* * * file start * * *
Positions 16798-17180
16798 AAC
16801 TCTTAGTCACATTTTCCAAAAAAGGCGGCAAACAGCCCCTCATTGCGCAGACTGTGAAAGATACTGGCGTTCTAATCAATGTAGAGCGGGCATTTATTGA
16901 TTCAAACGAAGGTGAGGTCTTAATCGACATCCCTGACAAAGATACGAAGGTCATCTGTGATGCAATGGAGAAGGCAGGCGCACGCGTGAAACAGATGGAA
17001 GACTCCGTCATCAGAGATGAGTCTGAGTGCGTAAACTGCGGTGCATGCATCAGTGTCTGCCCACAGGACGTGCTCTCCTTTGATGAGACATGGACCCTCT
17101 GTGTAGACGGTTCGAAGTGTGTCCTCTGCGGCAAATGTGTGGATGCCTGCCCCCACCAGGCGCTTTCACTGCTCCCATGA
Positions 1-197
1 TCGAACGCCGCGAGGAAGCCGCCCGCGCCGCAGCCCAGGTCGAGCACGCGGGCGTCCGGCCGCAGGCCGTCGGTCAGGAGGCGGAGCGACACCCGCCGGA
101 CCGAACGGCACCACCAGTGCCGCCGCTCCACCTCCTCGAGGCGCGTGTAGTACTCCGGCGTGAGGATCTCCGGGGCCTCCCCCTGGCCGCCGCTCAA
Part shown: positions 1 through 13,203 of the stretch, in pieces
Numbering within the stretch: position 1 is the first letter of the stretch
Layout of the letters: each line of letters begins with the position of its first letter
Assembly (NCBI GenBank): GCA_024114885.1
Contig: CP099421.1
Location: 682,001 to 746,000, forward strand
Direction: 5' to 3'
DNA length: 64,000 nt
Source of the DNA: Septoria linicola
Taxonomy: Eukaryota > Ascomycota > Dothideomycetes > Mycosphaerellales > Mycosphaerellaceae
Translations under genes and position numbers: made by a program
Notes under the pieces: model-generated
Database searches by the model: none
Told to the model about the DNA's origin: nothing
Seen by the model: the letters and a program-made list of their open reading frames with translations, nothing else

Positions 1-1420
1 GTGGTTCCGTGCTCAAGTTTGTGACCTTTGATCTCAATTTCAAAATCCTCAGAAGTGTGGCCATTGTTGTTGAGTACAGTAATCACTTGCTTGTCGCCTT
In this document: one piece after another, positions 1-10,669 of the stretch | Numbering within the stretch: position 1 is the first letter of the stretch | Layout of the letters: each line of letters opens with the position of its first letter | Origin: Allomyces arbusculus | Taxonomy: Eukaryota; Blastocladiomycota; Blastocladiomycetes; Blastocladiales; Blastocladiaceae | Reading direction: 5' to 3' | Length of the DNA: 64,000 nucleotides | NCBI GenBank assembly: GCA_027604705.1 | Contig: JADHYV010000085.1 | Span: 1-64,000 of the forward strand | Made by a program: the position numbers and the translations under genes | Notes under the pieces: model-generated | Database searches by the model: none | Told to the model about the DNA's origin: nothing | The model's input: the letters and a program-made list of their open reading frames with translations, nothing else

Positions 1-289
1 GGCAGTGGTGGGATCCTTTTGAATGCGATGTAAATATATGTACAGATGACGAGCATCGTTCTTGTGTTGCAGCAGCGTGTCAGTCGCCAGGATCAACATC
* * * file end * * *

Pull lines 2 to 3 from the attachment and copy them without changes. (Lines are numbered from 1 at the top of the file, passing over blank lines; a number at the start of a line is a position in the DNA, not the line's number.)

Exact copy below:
16798 AAC
16801 TCTTAGTCACATTTTCCAAAAAAGGCGGCAAACAGCCCCTCATTGCGCAGACTGTGAAAGATACTGGCGTTCTAATCAATGTAGAGCGGGCATTTATTGA